Batman: The Dark Knight #4: You know, I only bought this series because of Finch’s work on covers I’d seen. I am always leery of artists with seemingly no writing experience taking on writing & art duties in a book (insert your early Image Comics joke here), but I have to say I was impressed by Finch’s first few issues of this title. Of course, he doesn’t draw this issue, but Jason Fabok on pencils and Ryan Winn and Batt on inks do a really good job of evoking Finch’s style. I am intrigued by Ragman’s appearance in this story (and the devil-worshiping cabal whose cloaks look an awful lot like Ragman’s suit). I’m not sure all the demons and demon-possessed folks showing up as much as they are in a Batman story fits, but I’m along for the ride (at least until September). That final two-page spread was done well, evoking a sense of cinematic dread (but does Batman really not see or hear them approaching?). I am ignoring the Gordon sub-plot, just because I won’t be returning to it in September. Four Batman-family books are enough, I think.

Brightest Day Aftermath: Search for Swamp Thing #2: Bah.

Criminal: Last of the Innocent #2: Another great issue. Ed Brubaker does a really good job of developing character, which is my favorite thing about any story, in a comic book or otherwise. Plus, I love the bad guy as protagonist, which Criminal the series excels at. The art style of the flashbacks continue to please me, and add a nice juxtaposition between the dark grittiness of the main story and the Archie Comics feel of the past sequences. Nicely done.

Fables #107: I bought this only because Terry Moore was listed as a guest artist (plus that Joao Ruas cover is quite striking). I have to admit, I was a little disappointed in what I got. Moore’s work on Strangers in Paradise is at times sublime, and almost always better than most comic artists out there, but here, it was . . . typical for this book, I guess. The story was also typical if you’ve read enough of Fables, as I have. I did like, however, the sign shown in the background of one panel where a line of newly minted princes await their turn to kiss the Sleeping Beauty; it reads: “No tongue! No touching! No ogling! No drooling! No gifts!”, and then, tacked onto the sign at the bottom: “No singing!” Hah! Take that Disney!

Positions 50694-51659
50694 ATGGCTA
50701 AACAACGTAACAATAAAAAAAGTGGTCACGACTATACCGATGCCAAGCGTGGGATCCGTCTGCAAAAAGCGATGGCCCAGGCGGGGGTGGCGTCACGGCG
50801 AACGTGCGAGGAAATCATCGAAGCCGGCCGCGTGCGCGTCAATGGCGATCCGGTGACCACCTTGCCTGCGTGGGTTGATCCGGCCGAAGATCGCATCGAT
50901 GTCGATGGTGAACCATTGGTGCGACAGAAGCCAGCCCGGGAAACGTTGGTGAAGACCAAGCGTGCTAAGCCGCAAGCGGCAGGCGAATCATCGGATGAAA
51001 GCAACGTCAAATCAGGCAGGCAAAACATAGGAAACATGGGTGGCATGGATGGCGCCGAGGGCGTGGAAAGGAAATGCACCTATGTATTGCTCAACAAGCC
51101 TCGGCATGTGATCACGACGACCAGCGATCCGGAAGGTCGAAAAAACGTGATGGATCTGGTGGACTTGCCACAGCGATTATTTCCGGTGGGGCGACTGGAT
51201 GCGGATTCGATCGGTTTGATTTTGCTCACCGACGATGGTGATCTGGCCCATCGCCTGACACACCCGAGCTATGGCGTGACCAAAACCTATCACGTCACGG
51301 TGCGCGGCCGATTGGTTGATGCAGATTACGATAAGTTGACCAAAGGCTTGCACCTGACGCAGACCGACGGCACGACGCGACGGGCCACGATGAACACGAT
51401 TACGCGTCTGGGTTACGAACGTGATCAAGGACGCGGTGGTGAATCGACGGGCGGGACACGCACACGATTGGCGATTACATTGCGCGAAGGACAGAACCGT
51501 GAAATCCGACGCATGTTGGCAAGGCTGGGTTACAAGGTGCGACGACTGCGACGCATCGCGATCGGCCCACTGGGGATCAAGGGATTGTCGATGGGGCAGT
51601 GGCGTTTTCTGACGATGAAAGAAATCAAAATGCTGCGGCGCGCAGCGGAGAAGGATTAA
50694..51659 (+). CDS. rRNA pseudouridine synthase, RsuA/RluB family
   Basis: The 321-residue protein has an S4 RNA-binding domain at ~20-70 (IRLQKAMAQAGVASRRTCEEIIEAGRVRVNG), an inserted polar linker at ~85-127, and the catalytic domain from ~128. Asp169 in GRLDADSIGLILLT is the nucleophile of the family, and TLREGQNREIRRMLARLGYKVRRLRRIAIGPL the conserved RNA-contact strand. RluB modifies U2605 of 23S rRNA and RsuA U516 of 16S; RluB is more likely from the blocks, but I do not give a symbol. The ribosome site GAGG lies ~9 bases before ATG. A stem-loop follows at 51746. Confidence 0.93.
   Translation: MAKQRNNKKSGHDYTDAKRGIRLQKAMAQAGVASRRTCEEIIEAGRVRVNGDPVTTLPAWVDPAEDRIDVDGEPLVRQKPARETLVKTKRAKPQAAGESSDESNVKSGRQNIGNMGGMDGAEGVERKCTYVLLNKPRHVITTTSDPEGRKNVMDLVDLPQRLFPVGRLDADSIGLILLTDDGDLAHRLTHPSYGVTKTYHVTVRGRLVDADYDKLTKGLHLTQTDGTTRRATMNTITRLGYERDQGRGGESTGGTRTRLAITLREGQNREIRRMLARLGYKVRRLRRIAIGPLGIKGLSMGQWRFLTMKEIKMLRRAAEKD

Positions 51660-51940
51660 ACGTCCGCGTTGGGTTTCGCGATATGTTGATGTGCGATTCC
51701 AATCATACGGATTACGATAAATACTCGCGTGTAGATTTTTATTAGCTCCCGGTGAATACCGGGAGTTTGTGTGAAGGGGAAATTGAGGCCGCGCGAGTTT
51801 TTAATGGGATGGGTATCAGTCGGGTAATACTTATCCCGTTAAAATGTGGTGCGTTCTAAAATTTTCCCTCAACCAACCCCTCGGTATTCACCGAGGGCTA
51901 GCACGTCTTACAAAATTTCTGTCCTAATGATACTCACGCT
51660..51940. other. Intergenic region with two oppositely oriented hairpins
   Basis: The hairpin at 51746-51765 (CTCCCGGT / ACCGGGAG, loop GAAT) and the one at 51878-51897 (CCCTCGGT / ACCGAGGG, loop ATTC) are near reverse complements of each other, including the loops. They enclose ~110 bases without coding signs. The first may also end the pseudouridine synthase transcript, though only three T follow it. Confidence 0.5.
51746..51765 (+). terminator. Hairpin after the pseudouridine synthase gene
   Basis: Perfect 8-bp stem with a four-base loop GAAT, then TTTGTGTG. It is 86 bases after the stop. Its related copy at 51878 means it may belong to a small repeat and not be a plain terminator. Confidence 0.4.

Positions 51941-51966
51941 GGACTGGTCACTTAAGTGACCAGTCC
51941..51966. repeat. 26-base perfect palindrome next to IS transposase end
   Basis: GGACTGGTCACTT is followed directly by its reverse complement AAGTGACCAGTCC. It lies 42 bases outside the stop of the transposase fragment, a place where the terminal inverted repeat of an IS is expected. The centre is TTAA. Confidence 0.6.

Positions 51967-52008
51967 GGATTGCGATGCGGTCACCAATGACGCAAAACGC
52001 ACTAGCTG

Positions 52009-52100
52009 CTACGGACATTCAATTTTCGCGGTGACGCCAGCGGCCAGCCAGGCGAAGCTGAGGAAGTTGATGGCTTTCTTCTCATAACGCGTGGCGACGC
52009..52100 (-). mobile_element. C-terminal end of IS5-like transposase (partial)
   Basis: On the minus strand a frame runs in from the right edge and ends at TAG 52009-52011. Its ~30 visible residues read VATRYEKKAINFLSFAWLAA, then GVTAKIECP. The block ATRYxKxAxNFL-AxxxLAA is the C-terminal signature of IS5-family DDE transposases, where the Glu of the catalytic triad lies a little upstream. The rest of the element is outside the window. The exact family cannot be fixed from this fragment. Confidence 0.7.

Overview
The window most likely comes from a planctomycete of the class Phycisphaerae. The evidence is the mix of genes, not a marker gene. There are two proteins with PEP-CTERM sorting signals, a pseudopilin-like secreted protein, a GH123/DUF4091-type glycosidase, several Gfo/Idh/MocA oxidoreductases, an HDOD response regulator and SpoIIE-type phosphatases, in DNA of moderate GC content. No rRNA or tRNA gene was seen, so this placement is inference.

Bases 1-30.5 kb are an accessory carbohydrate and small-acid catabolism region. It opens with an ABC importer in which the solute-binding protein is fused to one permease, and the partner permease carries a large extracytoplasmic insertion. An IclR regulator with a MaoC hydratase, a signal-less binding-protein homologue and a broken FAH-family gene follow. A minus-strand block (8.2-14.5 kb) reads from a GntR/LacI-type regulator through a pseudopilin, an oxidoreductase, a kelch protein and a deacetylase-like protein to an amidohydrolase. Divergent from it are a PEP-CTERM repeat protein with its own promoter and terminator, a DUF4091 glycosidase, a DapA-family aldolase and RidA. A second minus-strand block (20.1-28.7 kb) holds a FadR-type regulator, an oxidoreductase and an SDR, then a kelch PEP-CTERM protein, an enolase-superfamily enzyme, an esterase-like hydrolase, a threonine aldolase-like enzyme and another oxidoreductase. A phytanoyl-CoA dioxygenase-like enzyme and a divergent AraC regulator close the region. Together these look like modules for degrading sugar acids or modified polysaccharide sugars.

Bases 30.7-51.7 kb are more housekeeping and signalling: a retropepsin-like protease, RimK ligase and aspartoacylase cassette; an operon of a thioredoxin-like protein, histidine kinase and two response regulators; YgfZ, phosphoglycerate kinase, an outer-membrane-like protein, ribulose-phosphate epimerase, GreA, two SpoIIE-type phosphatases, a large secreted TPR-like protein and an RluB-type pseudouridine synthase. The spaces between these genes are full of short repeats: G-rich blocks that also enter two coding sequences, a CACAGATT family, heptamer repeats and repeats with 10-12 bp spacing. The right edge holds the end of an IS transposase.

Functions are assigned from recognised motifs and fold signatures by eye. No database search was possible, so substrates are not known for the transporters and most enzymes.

FF #7: Part two of the Black Bolt interlude. Nothing to say here, really.

Flashpoint: Kid Flash Lost #2: I wonder if anything will be made of the facts that the Flash, in the present, and Kid Flash in the future knows that the universe has changed. Or is it simply that because of what the Reverse-Flash did to change the DCU via his anti-Speed Force (dark SF?), and that Barry and Bart are connected via the Speed Force, that’s enough of an explanation? I guess in this case I’d like things to be spelled out for me a bit more, but then, why do I care when we get the new status quo next month?

Flashpoint: Lois Lane & the Resistance #2: This is currently my least favorite of the tie-ins. When I pick up something called Lois Lane and the Resistance, I expect Lois Lane to be the focal point of the story, but she really wasn’t in this issue. Plus, I just don’t care for Grifter.

Flashpoint: Project Superman #2: Now this issue was actually pretty good. Seeing how General Lane adopts the alien Kal-El as a surrogate son over time was nice to read, plus how Subject Zero helps Kal over the years, only to be schooled in humanity by the alien boy was also nice. It’s definitely a nice change of pace from the General Lane we were shown in Superman: Secret Origin (I feel like I have to spit when I type that title . . .).

Mighty Thor #4: Now this is more like it! Odin and Thor (and the other Asgardians, presumably, though they are conspicuously absent in this great battle) take on Galactus! But it’s not merely a physical fight, and I appreciate Matt Fraction showing us a battle of minds between the two “gods”. We get to see a side of Galactus that I have never seen, and I actually feel some compassion for that old blow-hard Odin. Then, after Thor has flung himself and Mjolnir at Galactus’s head, the Silver Surfer attacks Thor and they land on Mars! That’s a helluva distance, I presume.

Sixth Gun #13: Ok, so now we know why Sinclair was so spooked by the appearance of the mummy from last issue. Regardless, I’m starting to wonder if I should keep reading this title. It definitely started out strong for me, but these last few issues is just more of the same. I want the plot to move along, little doggey.

Teen Titans #98: I haven’t had much to say about this title in recent months, and I’ll only add this now: Superboy-Prime is back? Blech. I am so sick of this character. So sick of the recurring trope of Conner saying he’s the “real” Superboy and Prime going all ballistic. Just sick of this story being retold again and again, and this storyline is what will end this title before the relaunch? Ugh.